Youth must be Equal Partners in Digital Decision Making ITU Youth Summit


Delegates at the International Telecommunication Union (ITU) summit debate the role of youth in narrowing the digital divide. Credit: ITU
  • by Juliet Morrison (toronto)
  • Inter Press Service

Held in Kigali, Rwanda, from June 2-4, the youth summit saw community activists, entrepreneurs, engineers, policymakers, and students from over 115 countries discuss the digital divide and youth engagement. Another 4,800 participants joined virtually from research centers, universities, and schools.

The International Telecommunication Union (ITU), the UN agency on information and communication technologies, organized the summit. It served as a build-up to the ITU’s World Telecommunication Development Conference (WTDC), held two days after the conference, from June 6–16.

Participants at the summit emphasized the need for young people to be considered equal partners in decision-making, especially around problems concerning their future.

“We know that young people are going to be the most affected by problems like the climate crisis. That means that we must have a stake in what is decided and what is negotiated in these spaces,” climate activist Xiye Bastida said.

The discussion was also centered around bridging the digital divide. Like the later WTDC conference, the summit’s theme was “connecting the unconnected to achieve sustainable development.”

During the opening ceremony, Prime Minister of Rwanda Édouard Ngirente remarked upon the benefits of digital technologies being omnipresent in daily life. But the Prime Minister also noted that many were missing out on the advantages of technological innovation.

Globally more than 2.2 billion children and young people lack an internet connection at home. Of those, 350 million young people have never accessed the internet.

“The digital economy is growing rapidly, with almost every aspect of our lives moving online and massive economic opportunities being created. Opportunities ahead are indeed promising, but in order to fully tap into these opportunities, we must ensure that nobody is left behind,” he said.

Ngirente mentioned that the lack of uniform access to technology posed challenges for economic development and youth employment rates.

“The extent to which our economies can grow will depend on the ability to ensure equitable access to technology and upskilling and reskilling our populations, especially the young,” he said.

Currently, access to internet connectivity is inequitable. Accessibility depends on factors like income, demographic, and gender.

For example, only 15 percent of women and girls in the least developed countries use the internet, noted Heidi Schroderus-Fox, the UN Acting High Representative for the Least Developed Countries, Landlocked Developing Countries, and Small Island Developing States.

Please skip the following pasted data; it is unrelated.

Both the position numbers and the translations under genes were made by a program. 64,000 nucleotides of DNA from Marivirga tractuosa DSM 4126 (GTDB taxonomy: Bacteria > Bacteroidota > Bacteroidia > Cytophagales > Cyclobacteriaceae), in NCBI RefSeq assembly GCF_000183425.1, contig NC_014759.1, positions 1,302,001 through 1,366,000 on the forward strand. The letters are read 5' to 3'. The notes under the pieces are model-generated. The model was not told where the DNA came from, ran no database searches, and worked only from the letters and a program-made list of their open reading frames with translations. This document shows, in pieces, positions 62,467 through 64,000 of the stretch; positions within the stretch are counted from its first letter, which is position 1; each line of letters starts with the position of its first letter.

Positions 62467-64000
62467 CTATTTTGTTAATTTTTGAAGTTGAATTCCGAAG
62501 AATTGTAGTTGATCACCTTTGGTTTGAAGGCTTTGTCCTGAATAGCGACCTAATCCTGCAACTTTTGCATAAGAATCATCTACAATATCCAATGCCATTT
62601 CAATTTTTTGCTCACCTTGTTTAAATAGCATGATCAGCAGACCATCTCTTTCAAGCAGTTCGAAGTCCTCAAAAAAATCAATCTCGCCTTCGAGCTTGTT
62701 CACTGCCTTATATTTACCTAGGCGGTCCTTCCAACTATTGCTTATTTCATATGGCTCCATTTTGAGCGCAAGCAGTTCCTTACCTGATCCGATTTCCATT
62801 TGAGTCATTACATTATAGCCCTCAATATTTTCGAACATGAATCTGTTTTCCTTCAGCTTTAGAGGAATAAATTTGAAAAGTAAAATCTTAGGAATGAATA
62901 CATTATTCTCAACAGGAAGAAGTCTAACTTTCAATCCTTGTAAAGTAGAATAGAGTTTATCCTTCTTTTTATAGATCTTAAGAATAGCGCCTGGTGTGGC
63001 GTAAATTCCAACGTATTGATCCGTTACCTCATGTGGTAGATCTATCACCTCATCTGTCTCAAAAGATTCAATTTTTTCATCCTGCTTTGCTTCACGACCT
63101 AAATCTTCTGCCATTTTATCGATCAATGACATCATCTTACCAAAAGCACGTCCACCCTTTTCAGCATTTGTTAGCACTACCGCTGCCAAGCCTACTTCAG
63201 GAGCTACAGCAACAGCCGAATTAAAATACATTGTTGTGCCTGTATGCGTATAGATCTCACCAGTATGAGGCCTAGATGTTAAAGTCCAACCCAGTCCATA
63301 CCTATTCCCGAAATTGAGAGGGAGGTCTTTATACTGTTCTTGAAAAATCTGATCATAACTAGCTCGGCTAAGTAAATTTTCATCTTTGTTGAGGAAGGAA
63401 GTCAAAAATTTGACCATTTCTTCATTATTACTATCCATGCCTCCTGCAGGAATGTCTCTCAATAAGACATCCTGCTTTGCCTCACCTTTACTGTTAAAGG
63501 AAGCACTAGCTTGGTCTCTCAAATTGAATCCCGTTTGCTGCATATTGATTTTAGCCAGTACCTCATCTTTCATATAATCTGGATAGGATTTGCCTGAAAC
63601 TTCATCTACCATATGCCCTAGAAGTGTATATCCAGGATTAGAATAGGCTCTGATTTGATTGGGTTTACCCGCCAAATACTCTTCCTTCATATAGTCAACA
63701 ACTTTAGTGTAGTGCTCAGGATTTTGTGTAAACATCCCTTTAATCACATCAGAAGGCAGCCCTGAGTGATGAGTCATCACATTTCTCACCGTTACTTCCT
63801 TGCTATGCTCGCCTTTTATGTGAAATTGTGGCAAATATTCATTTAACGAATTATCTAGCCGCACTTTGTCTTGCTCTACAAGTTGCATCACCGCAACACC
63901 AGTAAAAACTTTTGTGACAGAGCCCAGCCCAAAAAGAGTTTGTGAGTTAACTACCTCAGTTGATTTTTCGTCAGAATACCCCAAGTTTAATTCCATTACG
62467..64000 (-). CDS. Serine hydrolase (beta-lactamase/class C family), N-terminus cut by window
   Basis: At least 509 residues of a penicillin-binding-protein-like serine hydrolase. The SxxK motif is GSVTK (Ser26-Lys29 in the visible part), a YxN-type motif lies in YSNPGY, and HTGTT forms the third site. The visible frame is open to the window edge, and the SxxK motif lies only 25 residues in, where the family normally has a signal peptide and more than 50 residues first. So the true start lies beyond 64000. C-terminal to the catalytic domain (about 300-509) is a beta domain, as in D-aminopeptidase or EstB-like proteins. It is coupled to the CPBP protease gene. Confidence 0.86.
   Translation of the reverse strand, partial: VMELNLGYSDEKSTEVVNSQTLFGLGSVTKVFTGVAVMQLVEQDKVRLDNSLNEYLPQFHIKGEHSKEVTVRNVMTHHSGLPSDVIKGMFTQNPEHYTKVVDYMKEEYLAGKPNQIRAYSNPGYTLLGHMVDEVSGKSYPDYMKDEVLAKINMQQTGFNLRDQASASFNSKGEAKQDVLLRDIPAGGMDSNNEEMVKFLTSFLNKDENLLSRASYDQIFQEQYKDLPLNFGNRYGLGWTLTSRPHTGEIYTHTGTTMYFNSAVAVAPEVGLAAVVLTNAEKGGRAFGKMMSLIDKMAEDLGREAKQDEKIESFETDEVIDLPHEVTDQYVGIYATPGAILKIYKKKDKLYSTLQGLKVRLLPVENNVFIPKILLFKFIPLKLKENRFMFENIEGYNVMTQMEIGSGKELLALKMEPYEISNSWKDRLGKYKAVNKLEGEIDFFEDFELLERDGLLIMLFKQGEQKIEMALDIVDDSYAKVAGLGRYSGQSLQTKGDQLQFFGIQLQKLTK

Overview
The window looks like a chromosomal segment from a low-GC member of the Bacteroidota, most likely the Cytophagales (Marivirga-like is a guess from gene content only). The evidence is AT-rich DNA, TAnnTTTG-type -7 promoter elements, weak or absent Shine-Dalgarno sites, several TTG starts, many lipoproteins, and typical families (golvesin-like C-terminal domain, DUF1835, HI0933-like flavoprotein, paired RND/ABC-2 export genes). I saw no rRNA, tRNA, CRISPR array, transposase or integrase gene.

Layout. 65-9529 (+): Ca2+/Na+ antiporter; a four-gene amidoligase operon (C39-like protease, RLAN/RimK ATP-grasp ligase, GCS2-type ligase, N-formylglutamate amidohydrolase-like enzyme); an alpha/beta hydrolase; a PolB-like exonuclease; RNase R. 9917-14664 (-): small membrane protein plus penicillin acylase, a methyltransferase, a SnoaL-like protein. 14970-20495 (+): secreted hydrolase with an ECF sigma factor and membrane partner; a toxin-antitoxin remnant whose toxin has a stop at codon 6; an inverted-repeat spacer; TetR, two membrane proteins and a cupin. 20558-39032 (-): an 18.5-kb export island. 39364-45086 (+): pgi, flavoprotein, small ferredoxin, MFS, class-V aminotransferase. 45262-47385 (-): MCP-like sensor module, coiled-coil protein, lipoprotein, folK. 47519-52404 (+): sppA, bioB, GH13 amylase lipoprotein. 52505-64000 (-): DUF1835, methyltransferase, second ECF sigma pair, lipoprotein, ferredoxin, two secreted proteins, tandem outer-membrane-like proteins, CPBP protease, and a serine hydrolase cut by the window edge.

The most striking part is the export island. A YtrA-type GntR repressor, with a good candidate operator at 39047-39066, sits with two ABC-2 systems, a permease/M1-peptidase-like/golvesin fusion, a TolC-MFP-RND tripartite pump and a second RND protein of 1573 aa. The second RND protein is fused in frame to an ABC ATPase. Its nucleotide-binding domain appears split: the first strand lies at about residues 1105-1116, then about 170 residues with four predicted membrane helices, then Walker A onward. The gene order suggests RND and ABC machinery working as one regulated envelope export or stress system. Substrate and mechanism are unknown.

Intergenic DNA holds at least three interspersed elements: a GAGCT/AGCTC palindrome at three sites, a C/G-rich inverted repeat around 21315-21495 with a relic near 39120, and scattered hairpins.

“There’s a huge gap,” Schroderus-Fox said. “We need to make sure that the opportunities of the internet and the digital world are provided equally for everyone, women, girls, men, boys, everyone.”

Critical policy matters related to internet connectivity and technologies, such as cyber-safety, the future of work, and entrepreneurship, were also explored in summit sessions. The need for youth engagement to weigh in on these policy matters remained an essential thread throughout the event.

Twenty-six-year-old Emma Theofelus, the Namibian Deputy Minister of Information and Communication Technology, talked about how young people are best positioned to discuss regulations around online work and content creation due to their experience navigating online spaces.

“Policy should take center stage. But, beyond that, it is a policy that should be co-created by young people. We understand best the complexities and challenges of online platforms and the harms that can come with it,” she said.

The emphasis on youth engagement was central to the summit’s outcome document—the Generation Connect’s Call to Action. “Our Digital Future,” lists recommendations to foster better youth participation around decisions in governments, the UN, and the ITU for “a more inclusive, sustainable digital future.”

Situating the Call to Action, the Rwandan Minister of Youth Rosemary Mbabazi emphasized the document as a pivotal step for more digital inclusivity.

“The Call for Action embodies the call to the young minds, the global partners, the private sector, and the commitment to provide internet connectivity and make it accessible, available, and affordable through creating and enabling an environment as well as providing the prerequisite infrastructure for the young people to invent and innovate,” she said.

Although the Call to Action had been in the works since 2020 and had already undergone an extensive online consultation process, it was finalized during the summit. There, attendees reviewed the document and gave suggestions for improvement.

One suggestion was to refer to sexual minorities alongside gender minorities. Another was to swap the phrase “digital rights” for “human rights” to leverage the issue’s urgency for policymakers and use established language for international documents.

The Generation Connect Call to Action was to be presented to leaders at the WTDC.

IPS UN Bureau Report


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© Inter Press Service (2022) — All Rights ReservedOriginal source: Inter Press Service





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